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When Ashley Rhodes-Courter talks about the numbers, you start to get the picture.
Removed from custody from her birth mother at age 3, she lived in 14 different foster homes over the span of almost 10 years before being adopted.
“My story unfortunately reflects the darker side of the foster system,” she said.
But it isn't the darkness that defines her. Now 25, Rhodes-Courter is a college graduate. She and her husband, Erick, have three children they foster. She has also written a book about her experiences, and gives speeches at professional and civic groups, to judges and lawyers, at fundraising and awareness events, and to anyone else who will have her.
“Pretty much anyone who will listen to me and my big mouth,” she said with a laugh.
Spreading the word about adoption and pushing for reform of adoption and foster policies is now her role.
“Even though my story wasn’t really ideal, there is still much hope,” she said.
Having an Advocate, Having a Voice
Born to a young woman who had three children by the age of 20, Rhodes-Courter’s first years were spent living in an unstable home. Her birth mother and her boyfriend were ultimately arrested for passing bad checks and the children were removed.
“She didn't have any resources, and she spiraled into negativity,” Rhodes-Courter said.
Some of the foster homes weren't bad, some were. In a particularly appalling residence, 16 foster kids were made to share two bedrooms, she said. Children were routinely beaten, starved, and locked outside in cold weather.
“It was pretty awful,” she said.
The first light Rhodes-Courter saw at the end of the tunnel was a Guardian ad Litem assigned to cases of children who spent five years or more in the foster care system. Guardian ad Litems, also known as Court Appointed Special Advocates (CASAs), are people appointed by courts to serve as independent representatives of a child's best interest. This is sometimes because the best interests of a child differ from the State or the child's guardians.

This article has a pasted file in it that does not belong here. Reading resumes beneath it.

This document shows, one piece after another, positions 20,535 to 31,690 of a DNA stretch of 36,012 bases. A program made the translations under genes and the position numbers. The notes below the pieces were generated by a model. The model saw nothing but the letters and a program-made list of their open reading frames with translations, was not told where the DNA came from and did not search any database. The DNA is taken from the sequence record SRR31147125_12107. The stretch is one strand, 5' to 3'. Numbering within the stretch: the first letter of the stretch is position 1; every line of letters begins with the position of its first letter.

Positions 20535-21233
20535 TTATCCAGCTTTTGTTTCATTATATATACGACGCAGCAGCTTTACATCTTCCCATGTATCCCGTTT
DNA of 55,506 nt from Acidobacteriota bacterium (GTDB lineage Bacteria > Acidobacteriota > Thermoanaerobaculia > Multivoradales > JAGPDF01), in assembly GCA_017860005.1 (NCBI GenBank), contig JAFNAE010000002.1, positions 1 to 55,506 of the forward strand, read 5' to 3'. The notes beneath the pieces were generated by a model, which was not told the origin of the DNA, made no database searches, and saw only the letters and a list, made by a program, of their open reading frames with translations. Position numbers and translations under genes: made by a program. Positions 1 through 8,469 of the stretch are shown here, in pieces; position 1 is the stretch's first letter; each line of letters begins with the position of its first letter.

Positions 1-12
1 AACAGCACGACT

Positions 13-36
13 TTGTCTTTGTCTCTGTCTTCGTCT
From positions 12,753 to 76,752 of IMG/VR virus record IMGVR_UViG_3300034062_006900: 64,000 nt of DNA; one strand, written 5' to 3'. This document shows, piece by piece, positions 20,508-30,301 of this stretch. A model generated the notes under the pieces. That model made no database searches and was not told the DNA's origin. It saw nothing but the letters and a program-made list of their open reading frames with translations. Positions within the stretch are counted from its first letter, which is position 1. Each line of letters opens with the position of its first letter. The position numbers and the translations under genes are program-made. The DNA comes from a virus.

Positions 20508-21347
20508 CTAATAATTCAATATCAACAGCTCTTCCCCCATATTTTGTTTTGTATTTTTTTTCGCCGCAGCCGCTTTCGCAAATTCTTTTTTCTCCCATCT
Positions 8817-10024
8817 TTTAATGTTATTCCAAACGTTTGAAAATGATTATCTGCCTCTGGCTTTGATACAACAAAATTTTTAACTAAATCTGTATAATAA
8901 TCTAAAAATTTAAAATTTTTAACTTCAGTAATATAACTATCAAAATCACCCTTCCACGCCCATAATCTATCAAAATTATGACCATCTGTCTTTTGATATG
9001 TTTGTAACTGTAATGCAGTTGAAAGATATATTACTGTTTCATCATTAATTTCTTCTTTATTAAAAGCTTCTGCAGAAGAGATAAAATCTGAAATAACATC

“There was no one advocating for us,” she said of the time before the Guardian ad Litem started asking questions.
“She believed me when I said I was being abused.”
Pushing for Reform of the System
After she was adopted, it took a little time for Rhodes-Courter to adjust to being in a family. But because her adoptive parents practiced what they preached, kindness and cooperation, they gave her a positive idea of what relationships are supposed to be like, and how responsible adults behave.
“I think that makes the difference,” she said.
She believes the system could be made to move more quickly to find permanency for children. Rhodes-Courter said too many children linger for years in the system as birth parents fumble their opportunities to be reunited and professionals don't broaden their idea of what amounts to a healthy, loving family. On the other hand, she also believes that the resources available to birth parents should be more accessible. She said her own mother wasn't a bad person; she just lacked positive parenting models herself.
“If she had been given a fraction of the resources rather than foster parents who were abusing me, she may have kept the family together,” Rhodes-Courter said.
Additionally, she believes children should be allowed to play a more vocal part in deciding where and with whom they are to live.
Ultimately, though, she admits there isn't one single solution.
“There is no cookie cutter way to deal with child welfare,” she said.
Defying the Odds
Rhodes-Courter defied the odds in more way than one. She graduated from Ekerd College with a double major in communications and theater. She is currently working on her master's degree in social work from the University of Southern California's distance learning program.
“You go one way or another,” she said of kids emerging from the foster care system. “It breaks you or somehow makes you stronger. I think I was able to look around and have the sense that I want to be better than that, a sense of what not to do.”
Children and teens who age out of the system and are never placed with an adoptive family arrive into adulthood with even more odds stacked against them.
A 2010 University of Chicago study found that almost 25 percent of adults ages 23 to 24 who had aged out of foster care did not have a high school diploma or a GED. About 6 percent had a college degree of some kind. Less than half were employed when they were interviewed for the study.
For Rhodes-Courter, beating the odds came from a realization that she could do better with her life, but also from the support and love she received from her adoptive family.
“There are so many misconceptions about who foster and adoptive parents can be and who these kids are,” she said. “There truly is a kid out there for every family.”
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